“If there are two very different particles in the field of view, we’re able to identify each of them,” said Stolyarov. “This would never be possible with a conventional infrared technique because the image would be indistinguishable.”

“The most important advantage of our new technique is its highly sensitive, yet remarkably simple design,” said Ryan Sullenberger, associate staff at MIT Lincoln Labs and first author of the paper. “It provides new opportunities for nondestructive chemical analysis while paving the way towards ultra-sensitive and more compact instrumentation.”

Probing spectral fingerprints

A typical far-IR spectrometer (credit: NYU)

Infrared spectroscopy is typically used to identify unknown materials because almost every material can be identified by its unique far-infrared absorption spectrum, or fingerprint. The new method detects this fingerprint without using actual far-infrared detectors, which add significant bulk to traditional instruments. That limits their use as portable devices — also because of their requirement for cooling.

The new technique works by illuminating particles with both an far-infrared laser and a green laser. The far-infrared laser deposits energy into the particles, causing them to heat up and expand. The green laser light is then scattered by these heated particles. A visible-wavelength camera is used to monitor this scattering, tracking physical changes of the individual particles through the microscope’s lens.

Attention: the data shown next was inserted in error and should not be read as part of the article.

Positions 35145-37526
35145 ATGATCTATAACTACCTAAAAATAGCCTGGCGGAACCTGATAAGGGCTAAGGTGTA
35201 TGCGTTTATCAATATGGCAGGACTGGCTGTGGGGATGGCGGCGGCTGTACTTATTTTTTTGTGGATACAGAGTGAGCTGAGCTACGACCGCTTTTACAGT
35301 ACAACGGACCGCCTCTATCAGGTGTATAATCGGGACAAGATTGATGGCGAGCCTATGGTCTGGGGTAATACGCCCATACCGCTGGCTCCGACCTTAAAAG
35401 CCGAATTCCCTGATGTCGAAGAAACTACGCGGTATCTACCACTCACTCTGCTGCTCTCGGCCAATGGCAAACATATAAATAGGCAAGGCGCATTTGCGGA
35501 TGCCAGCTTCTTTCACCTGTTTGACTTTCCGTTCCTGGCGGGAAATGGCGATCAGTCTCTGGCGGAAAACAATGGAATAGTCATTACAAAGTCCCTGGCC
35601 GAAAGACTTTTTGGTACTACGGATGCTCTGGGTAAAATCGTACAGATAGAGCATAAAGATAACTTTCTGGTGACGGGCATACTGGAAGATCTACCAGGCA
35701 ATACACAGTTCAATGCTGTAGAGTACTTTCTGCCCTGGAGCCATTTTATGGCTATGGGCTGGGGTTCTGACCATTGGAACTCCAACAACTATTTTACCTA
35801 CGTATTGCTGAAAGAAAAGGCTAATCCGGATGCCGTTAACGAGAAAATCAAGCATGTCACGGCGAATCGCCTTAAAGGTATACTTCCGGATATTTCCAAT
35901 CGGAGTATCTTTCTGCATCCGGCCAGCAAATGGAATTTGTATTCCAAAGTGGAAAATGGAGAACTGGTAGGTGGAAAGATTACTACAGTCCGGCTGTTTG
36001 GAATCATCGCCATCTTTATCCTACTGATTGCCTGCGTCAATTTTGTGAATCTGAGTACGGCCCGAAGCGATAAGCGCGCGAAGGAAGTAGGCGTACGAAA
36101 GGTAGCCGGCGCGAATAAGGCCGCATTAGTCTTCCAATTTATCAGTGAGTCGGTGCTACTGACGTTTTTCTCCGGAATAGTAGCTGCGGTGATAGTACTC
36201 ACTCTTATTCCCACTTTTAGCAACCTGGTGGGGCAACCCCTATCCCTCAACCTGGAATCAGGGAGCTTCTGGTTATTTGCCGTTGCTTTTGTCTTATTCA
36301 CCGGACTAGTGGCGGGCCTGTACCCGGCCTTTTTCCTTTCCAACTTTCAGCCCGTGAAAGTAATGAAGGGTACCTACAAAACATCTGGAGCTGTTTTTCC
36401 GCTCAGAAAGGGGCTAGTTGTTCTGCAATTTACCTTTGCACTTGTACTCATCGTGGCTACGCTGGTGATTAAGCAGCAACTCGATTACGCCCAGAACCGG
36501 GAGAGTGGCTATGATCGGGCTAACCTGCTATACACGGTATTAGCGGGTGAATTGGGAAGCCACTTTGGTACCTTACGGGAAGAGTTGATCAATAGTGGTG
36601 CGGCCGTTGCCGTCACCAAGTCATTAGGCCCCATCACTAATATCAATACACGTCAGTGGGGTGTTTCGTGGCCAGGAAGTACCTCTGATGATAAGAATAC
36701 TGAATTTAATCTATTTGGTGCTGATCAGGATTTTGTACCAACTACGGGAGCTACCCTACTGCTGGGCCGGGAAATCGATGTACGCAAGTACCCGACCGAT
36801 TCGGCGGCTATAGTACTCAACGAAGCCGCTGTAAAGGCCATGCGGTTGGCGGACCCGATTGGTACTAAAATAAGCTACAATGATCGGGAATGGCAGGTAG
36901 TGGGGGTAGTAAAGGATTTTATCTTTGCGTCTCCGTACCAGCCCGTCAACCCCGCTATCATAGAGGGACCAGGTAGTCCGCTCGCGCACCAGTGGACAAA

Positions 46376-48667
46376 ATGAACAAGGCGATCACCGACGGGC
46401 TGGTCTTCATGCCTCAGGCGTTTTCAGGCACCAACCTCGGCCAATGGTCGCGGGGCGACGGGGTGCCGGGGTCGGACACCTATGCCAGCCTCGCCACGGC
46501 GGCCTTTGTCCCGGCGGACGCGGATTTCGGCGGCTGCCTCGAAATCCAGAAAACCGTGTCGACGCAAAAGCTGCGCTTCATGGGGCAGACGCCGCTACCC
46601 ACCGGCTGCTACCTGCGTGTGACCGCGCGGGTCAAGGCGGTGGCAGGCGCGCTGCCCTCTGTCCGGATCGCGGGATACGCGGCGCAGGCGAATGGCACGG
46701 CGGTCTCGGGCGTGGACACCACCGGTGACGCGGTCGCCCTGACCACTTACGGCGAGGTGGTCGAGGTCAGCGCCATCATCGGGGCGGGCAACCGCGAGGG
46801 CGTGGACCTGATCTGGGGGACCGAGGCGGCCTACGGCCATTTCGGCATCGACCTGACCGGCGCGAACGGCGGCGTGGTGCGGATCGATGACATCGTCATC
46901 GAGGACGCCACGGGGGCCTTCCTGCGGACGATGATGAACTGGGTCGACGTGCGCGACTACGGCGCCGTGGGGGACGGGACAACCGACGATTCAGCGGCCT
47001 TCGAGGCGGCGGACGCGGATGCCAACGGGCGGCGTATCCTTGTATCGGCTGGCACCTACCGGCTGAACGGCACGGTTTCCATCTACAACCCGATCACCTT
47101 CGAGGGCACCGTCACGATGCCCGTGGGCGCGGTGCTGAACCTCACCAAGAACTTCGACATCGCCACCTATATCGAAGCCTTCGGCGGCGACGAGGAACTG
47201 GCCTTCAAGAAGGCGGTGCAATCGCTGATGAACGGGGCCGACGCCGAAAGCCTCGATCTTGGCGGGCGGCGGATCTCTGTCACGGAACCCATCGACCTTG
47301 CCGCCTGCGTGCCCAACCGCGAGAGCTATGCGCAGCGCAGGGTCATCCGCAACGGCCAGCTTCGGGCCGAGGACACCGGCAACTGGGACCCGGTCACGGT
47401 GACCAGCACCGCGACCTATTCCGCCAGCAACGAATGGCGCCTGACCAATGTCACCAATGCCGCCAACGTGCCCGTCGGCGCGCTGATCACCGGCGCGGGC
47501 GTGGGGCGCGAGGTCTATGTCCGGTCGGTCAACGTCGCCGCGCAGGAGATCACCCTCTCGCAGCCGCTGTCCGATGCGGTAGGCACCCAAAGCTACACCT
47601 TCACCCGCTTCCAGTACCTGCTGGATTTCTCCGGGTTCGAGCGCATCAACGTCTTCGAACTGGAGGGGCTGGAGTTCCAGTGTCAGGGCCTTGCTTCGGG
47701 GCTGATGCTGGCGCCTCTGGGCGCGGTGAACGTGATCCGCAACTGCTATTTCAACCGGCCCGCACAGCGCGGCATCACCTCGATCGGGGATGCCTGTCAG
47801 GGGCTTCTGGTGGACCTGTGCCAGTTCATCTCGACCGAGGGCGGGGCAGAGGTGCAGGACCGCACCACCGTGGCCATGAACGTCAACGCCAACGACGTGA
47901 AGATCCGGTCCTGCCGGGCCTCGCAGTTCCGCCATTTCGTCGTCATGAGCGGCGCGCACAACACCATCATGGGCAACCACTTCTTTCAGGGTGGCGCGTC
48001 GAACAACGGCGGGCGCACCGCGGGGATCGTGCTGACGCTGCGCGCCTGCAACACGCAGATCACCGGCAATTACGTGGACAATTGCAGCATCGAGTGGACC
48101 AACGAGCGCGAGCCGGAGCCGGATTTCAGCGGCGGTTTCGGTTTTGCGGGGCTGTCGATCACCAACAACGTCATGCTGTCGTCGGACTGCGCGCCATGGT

The instrument can be used to identify the material composition of individual particles by tuning the far-infrared laser to different wavelengths and collecting the visible scattered light at each wavelength. The slight heating of the particles doesn’t impart any permanent changes to the material, making the technique ideal for non-destructive analysis.

The ability to excite particles with infrared light and then look at their scattering with visible wavelengths — a process called photothermal modulation of Mie scattering — has been used since the 1980s. This new work uses more advanced optical components to create and detect the Mie scattering and is the first to use an imaging configuration to detect multiple species of particles.

“We’re actually imaging the area that we’re interrogating,” said Alexander Stolyarov, technical staff and a co-author of the paper. “This means we can simultaneously probe multiple particles on the surface at the same time.”

Compact, tunable infrared laser